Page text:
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Shop worker, 20, is murdered ‘after refusing to sell beer to a maskless customer’ in Germany 

Shop worker is murdered ‘after refusing to sell beer to a maskless customer who then returned wearing a face covering and shot the 20-year-old in the head’ in Germany

  • The 49-year-old gunman tried to buy beer at the Trier shop without a mask
  • After a dispute, he left but returned an hour later with a gun and shot the worker
  • He fled but handed himself in the next day and said he acted ‘out of anger’


A shop worker has been murdered in Germany after refusing to sell beer to a maskless customer.

The 20-year-old petrol station clerk was shot dead by the 49-year-old who returned home to pick up a gun after the dispute on Saturday evening, police said.

The suspect first entered the shop in Trier in western Germany at around 7.45pm without a mask and tried to buy a six-pack of beer.

A shop worker has been murdered in Germany after refusing to sell beer to a maskless customer (pictured)

The 20-year-old petrol station clerk (pictured) was shot dead by the 49-year-old who returned home to pick up a gun after the dispute on Saturday evening, police said

The 20-year-old petrol station clerk (pictured) was shot dead by the 49-year-old who returned home to pick up a gun after the dispute on Saturday evening, police said

The worker told him to comply with the petrol station’s rules and would not serve him without wearing a protective face covering.

The customer, who ‘rejected measures against Covid’, started an argument with the worker before leaving the shop empty-handed.

Around an hour later, he returned wearing a mask and carrying a concealed revolver.

He then approached the counter, pulled down the mask and gunned down the student employee. 

Senior public prosecutor Kai Fuhrmann said the victim died from a gunshot wound to the head and the suspect fled on foot.

A manhunt was launched before the gunman handed himself into police the following day.

The 49-year-old was then arrested on suspicion of murder after he told officers he ‘acted out of anger’. 

The worker told him to comply with the petrol station's rules and would not serve him without wearing a protective face covering. Pictured: people pay their tributes outside the shop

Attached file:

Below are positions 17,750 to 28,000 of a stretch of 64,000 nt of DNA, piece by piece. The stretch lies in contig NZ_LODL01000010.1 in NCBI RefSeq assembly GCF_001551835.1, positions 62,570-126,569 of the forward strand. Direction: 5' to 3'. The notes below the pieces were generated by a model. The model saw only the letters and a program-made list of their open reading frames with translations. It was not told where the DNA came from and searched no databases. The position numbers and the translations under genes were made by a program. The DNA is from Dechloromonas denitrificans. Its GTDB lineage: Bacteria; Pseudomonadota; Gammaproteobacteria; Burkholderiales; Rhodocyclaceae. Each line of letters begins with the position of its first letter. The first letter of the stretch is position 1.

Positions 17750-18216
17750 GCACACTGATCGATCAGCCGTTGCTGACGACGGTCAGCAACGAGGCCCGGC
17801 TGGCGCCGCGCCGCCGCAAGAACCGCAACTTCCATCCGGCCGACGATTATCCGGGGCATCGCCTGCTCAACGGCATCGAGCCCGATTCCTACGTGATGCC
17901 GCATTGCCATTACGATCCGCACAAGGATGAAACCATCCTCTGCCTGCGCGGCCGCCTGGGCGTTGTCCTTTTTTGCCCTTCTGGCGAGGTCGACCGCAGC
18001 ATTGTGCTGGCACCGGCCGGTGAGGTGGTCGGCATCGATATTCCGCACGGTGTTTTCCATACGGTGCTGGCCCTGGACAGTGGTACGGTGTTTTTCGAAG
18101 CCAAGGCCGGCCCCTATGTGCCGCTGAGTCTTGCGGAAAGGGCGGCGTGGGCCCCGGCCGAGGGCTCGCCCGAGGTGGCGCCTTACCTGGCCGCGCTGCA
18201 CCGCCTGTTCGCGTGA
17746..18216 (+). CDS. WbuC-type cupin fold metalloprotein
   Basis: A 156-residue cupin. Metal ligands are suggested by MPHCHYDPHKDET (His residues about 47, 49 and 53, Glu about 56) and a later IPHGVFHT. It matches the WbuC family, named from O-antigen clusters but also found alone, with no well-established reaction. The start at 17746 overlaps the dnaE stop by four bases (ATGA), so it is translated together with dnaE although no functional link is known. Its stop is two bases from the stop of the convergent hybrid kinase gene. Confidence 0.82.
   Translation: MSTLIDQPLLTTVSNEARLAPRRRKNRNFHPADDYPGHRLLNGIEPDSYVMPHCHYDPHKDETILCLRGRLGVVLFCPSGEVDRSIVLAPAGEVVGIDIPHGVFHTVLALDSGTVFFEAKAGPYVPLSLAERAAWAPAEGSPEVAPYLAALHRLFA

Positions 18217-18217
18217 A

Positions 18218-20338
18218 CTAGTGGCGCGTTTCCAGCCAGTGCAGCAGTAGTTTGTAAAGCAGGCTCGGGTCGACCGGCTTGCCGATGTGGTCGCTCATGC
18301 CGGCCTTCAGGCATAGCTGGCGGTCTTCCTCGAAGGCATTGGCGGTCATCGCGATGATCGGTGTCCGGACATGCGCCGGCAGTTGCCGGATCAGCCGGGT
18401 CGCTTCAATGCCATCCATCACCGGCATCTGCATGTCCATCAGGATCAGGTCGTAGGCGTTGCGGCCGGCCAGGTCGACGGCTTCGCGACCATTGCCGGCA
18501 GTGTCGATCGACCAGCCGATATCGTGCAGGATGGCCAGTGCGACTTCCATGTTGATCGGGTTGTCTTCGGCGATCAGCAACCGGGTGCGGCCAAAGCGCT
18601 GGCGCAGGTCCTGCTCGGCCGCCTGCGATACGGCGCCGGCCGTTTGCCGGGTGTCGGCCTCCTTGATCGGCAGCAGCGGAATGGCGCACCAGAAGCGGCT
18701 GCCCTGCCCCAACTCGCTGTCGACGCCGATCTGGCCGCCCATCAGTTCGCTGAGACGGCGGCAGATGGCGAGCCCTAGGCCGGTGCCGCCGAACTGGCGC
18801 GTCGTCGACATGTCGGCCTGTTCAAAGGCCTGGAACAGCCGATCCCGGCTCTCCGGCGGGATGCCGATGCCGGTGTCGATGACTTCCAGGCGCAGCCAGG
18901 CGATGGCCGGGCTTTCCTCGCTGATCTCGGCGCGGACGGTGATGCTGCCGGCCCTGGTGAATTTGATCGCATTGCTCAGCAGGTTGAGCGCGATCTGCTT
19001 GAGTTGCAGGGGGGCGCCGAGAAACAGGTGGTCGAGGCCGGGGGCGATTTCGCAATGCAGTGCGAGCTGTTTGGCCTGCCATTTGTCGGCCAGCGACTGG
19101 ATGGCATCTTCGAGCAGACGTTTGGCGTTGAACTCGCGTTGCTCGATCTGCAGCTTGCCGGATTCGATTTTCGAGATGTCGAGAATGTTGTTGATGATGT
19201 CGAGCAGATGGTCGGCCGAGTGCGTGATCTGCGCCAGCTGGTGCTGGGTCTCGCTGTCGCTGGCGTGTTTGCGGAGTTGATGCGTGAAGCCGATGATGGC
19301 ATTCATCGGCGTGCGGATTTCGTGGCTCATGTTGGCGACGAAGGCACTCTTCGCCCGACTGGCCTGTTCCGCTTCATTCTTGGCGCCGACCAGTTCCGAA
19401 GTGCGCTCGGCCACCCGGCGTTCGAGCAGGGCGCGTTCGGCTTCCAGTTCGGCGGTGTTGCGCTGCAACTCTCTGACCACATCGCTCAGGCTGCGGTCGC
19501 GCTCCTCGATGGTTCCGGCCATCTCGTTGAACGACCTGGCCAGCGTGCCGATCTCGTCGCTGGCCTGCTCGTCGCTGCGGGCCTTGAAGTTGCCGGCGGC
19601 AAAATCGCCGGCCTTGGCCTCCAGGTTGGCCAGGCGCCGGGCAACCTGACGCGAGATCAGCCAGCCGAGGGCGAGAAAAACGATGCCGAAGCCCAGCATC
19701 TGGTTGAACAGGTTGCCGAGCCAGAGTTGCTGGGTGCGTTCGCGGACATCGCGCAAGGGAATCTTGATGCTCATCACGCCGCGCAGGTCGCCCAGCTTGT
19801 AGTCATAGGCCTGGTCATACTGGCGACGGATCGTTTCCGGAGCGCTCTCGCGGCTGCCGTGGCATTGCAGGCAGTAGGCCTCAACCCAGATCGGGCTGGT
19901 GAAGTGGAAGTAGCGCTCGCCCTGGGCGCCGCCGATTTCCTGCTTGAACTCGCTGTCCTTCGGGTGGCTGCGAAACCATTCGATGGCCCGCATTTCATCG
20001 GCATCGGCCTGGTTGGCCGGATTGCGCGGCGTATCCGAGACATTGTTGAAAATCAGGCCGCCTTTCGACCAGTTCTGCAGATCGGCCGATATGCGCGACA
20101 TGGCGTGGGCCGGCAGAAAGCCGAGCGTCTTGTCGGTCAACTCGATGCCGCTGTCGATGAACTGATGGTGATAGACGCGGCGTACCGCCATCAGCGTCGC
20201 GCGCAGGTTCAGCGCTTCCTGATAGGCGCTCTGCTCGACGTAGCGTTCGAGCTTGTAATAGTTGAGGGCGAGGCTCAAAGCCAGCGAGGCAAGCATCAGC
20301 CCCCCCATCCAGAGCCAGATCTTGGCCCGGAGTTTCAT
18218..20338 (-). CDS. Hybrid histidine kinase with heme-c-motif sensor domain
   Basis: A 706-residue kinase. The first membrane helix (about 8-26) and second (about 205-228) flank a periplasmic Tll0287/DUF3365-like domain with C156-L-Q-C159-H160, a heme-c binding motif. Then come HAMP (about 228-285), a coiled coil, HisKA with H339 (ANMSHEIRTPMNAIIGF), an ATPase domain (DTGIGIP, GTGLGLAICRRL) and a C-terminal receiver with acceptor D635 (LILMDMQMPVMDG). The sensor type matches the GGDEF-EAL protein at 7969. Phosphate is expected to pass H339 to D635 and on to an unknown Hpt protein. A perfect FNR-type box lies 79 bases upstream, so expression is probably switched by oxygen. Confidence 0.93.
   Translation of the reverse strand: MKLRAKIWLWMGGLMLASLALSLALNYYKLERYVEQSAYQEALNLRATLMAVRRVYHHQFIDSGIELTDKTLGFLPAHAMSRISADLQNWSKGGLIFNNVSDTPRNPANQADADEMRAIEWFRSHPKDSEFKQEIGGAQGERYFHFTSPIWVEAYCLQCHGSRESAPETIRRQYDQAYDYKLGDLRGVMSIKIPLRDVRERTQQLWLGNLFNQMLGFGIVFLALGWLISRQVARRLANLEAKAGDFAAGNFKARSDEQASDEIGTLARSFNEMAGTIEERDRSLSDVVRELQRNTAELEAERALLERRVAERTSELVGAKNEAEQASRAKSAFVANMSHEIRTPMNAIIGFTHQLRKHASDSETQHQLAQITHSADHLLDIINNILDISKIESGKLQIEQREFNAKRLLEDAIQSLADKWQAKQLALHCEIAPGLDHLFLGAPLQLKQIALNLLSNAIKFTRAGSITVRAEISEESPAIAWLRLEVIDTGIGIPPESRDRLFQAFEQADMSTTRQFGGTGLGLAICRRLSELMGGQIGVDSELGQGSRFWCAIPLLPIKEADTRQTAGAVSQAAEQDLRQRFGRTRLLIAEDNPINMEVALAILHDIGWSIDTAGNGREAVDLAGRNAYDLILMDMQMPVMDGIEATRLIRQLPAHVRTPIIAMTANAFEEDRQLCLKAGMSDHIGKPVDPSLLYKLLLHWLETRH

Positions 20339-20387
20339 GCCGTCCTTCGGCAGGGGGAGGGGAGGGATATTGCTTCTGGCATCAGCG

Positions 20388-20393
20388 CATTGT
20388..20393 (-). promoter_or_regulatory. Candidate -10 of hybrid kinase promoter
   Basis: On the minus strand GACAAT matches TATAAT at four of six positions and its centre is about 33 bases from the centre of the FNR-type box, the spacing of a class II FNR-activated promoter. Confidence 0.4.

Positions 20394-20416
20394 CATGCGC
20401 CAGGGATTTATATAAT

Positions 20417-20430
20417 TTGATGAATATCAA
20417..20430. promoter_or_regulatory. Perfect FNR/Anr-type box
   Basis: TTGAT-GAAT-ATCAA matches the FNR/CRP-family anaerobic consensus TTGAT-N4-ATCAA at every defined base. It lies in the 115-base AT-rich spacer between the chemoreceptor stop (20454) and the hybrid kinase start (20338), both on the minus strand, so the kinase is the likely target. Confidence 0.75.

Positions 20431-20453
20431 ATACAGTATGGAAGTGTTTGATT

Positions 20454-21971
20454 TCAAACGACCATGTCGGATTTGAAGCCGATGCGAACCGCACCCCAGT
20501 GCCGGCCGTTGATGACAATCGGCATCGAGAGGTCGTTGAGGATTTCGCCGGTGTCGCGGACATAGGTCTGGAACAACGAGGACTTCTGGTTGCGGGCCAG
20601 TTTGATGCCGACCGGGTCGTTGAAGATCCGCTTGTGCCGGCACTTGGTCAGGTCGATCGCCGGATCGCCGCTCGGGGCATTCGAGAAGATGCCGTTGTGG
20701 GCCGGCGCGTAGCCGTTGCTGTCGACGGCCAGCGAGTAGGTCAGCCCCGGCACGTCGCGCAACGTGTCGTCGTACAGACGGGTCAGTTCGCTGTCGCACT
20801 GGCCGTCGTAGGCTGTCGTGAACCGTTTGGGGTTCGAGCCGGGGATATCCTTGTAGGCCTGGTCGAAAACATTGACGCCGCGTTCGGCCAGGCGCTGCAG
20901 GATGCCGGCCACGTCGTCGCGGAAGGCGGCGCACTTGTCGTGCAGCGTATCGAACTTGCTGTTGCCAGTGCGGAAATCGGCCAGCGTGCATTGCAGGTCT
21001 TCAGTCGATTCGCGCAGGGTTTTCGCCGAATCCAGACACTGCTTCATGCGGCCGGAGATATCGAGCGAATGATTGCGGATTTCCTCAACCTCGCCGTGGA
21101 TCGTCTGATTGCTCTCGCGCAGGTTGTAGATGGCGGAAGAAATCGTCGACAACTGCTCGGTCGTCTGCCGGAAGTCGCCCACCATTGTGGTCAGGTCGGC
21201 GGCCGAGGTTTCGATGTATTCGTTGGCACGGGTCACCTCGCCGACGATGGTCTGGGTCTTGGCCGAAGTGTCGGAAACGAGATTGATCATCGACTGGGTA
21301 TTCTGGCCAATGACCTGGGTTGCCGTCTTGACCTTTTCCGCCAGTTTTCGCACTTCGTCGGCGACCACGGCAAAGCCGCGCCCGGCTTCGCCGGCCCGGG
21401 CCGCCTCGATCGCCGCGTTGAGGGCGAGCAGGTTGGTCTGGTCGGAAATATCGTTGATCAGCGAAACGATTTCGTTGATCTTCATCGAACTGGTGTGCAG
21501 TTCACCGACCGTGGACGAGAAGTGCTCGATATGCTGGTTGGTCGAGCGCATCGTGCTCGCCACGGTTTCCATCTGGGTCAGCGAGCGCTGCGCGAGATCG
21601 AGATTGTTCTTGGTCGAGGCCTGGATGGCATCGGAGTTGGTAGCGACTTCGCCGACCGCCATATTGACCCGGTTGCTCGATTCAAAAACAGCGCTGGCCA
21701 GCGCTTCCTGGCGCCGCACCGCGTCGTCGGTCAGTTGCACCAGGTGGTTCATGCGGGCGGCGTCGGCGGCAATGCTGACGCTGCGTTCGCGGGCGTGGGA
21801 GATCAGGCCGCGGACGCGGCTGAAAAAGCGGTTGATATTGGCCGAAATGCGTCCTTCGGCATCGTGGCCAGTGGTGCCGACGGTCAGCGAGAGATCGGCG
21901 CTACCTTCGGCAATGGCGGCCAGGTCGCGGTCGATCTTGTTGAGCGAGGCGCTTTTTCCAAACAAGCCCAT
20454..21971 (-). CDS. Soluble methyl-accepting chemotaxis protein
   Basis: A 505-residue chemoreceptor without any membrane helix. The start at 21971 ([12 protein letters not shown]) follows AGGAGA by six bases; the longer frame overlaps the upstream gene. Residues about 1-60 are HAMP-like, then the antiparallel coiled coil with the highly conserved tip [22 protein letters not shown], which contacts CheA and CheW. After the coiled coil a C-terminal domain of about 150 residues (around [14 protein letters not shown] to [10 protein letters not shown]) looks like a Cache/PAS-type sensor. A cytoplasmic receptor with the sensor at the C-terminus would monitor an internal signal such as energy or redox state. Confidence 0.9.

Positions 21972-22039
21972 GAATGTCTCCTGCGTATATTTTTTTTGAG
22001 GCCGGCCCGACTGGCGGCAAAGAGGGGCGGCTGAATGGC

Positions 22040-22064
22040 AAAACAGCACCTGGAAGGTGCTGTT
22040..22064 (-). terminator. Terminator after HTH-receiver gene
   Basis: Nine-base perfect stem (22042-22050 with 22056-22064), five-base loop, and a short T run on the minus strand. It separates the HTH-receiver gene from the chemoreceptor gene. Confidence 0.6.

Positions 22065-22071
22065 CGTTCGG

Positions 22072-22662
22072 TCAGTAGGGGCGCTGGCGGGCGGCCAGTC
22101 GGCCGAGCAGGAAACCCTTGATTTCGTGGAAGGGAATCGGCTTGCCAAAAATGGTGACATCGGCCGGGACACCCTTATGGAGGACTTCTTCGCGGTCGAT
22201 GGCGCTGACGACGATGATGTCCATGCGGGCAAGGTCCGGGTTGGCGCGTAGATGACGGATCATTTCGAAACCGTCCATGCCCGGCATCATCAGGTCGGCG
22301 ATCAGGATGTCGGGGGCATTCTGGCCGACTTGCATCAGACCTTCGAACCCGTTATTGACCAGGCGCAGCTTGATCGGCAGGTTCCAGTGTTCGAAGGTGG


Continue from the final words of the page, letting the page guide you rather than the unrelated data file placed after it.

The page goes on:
The worker told him to comply with the petrol station’s rules and would not serve him without wearing a protective face covering. Pictured: people pay their tributes outside the shop

‘He further stated during interrogation that he rejected the measures against coronavirus,’ police said in a statement.

They added that the pandemic had greatly stressed him and he ‘saw no other way out’ than to make an example of the shop worker.

Fuhrmann said the gunman held the victim ‘responsible for the overall situation, because he enforced the rules’, DW reported.

During a search of his apartment, police found the murder weapon along with other firearms and ammunition. 

The killing in the western town of Idar-Oberstein is believed to be the first in Germany linked to the government’s Covid rules.  

A requirement to wear masks is among the measures in place in Germany to stop the spread of the virus. 

Idar-Oberstein mayor Frank Fruehauf called it ‘an unfathomable, terrible act’, and residents have laid flowers and candles outside the petrol station.  

The murder comes just days before Germans head to the polls for a general election on September 26 that will see Chancellor Angela Merkel bow out of politics after 16 years.

Katrin Goering-Eckardt, the parliamentary leader of the Green party, tweeted that she was ‘deeply shaken’ by the killing, which she said was ‘the cruel result of hatred’.

Agriculture Minister Julia Kloeckner from Merkel’s centre-right CDU party, who hails from the region, said the murder was ‘shocking’.

The Tagesspiegel newspaper said far-right chat groups on Telegram were applauding the murder, with one user writing ‘Here we go!!!’ while others posted thumbs-up emojis.

Germany has seen repeated protests from anti-mask demonstrators throughout the pandemic, some of them attracting tens of thousands of people.

The Querdenker (Lateral Thinkers) movement has emerged as the loudest voice against the government’s coronavirus curbs and regulations. Its marches have drawn a wide mix of people, including vaccine sceptics, neo-Nazis and members of Germany’s far-right AfD party.

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